It is something we do every summer – when we see the larvae or caterpillars of Black Swallowtail Butterflies on our Umbelliferae family plants, we bring them inside the house to mature and pupate.
The Umbelliferae family of plants consists of many common and uncommon but highly medicinal herbs such as parsley, dill, carrots, parsnips, Queen Anne’s Lace, Angelica, and many many more. You’ll notice either the black swallowtails laying eggs on these plants or you’ll just see the larvae themselves. The caterpillars start out dark with a white splotch around their center. They look like a song bird dropping. That how they keep from getting eaten. Then after a few instars, or stages where they peel their skin and get bigger, they become the beautiful and alluring green-black-yellow worm you see in the photo above.
These Black Swallowtail Caterpillars are easy to care for. They are pleasant worms, getting along with one another. And they are alluring to watch as they eat. They do eat a lot! And they grow very fast.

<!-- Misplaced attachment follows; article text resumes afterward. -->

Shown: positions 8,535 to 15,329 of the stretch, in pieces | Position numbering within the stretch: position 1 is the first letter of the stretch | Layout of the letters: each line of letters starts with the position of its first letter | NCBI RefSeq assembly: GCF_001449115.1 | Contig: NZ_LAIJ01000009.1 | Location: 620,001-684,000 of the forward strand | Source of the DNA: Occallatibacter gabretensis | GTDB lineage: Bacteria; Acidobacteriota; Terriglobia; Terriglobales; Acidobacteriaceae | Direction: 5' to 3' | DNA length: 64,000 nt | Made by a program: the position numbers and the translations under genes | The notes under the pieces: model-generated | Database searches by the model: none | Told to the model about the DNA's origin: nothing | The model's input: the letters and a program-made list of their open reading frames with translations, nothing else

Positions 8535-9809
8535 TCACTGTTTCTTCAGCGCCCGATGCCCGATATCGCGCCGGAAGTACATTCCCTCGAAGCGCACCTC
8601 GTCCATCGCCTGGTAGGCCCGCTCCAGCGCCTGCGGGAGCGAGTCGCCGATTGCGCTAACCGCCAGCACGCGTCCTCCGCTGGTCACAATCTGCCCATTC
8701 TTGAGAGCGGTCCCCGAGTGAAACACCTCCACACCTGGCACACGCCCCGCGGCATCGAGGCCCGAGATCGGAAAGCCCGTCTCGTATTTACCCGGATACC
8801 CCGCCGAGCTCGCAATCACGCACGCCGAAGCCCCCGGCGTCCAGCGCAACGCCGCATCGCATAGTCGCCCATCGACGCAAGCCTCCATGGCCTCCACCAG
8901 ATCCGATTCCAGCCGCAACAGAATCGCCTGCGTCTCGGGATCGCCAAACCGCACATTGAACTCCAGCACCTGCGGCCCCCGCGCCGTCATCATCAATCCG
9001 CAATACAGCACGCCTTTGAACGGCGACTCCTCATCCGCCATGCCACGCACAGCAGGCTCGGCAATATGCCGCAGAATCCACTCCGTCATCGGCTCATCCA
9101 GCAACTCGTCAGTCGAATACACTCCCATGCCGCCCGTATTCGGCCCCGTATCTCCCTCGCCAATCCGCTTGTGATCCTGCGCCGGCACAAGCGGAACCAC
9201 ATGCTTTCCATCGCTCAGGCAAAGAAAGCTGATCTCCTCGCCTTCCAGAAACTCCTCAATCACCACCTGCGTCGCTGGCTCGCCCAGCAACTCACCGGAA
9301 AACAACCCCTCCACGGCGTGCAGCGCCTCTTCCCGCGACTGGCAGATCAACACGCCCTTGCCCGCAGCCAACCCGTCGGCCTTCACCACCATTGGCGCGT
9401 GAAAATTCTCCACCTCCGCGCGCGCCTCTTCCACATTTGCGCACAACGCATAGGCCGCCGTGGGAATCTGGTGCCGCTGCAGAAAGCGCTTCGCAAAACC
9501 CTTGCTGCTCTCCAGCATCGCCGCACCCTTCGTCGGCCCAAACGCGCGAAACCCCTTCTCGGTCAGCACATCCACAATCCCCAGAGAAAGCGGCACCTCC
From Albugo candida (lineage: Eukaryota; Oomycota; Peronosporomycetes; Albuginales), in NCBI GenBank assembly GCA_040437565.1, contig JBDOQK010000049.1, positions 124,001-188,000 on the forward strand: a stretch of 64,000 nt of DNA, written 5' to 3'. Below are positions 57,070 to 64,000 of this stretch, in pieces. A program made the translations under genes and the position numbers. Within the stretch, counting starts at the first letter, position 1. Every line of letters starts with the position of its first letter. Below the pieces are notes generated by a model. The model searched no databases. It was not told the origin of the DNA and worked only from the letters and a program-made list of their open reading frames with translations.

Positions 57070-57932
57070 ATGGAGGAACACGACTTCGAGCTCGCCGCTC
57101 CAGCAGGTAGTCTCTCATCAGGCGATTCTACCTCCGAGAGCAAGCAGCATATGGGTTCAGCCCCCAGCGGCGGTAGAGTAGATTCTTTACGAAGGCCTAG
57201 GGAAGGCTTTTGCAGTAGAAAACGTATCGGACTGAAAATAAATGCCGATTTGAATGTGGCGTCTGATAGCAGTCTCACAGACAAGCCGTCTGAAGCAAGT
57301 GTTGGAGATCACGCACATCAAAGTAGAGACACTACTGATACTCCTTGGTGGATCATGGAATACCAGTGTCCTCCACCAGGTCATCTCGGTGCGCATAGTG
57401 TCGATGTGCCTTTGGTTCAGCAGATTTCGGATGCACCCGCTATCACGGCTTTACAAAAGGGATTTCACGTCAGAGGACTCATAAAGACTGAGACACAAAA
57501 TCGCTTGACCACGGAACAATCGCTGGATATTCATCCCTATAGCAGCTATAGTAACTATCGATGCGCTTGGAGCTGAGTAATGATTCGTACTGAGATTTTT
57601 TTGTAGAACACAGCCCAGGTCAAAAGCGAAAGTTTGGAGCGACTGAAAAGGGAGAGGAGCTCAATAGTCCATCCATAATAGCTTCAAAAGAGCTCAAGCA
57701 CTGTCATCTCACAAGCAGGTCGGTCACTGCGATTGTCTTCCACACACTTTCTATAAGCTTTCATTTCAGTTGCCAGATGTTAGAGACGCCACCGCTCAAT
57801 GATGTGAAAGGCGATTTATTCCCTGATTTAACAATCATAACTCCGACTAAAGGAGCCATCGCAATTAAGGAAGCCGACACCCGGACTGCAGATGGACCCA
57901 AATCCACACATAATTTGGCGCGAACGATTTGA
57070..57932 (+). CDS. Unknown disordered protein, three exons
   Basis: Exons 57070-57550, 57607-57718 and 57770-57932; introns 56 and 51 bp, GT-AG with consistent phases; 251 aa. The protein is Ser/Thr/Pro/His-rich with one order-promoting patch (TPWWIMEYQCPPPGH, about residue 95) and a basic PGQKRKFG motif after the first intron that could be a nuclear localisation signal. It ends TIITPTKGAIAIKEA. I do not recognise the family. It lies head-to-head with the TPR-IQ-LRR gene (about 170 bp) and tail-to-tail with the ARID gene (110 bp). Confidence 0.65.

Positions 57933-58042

I set them up in a bowl or terrarium by cutting a big bunch of either parsley, dill or fennel. I wrap a paper towel around the stems and then shove the paper towel wrapped stems into a glass of water. The paper towel serves two functions: it holds the herbs sturdy and if a worm falls into the water, it can easily climb out by using the paper towel.
Within a week or so the caterpillars are huge and plump. And then they start looking for a spot to do one final instar and pupate. They will need some sticks put into their enclosure at about 45 degree angles.
A couple weeks later, the pupas will hatch into black swallowtail butterflies. We keep our eye on the pupas so we can release the butterflies soon after hatching. You’ll know the pupa is getting ready to hatch when it gets darker in color.
Caterpillars are delicate and lots of things eat them – we feel that by protecting some, we will up the ratio of good larvae to bad, add more genetic stock, and give these beautiful bugs a step up on the not-so-beautiful.
For more great info on attracting good and beneficial insects take a look at the Xerces Society Page.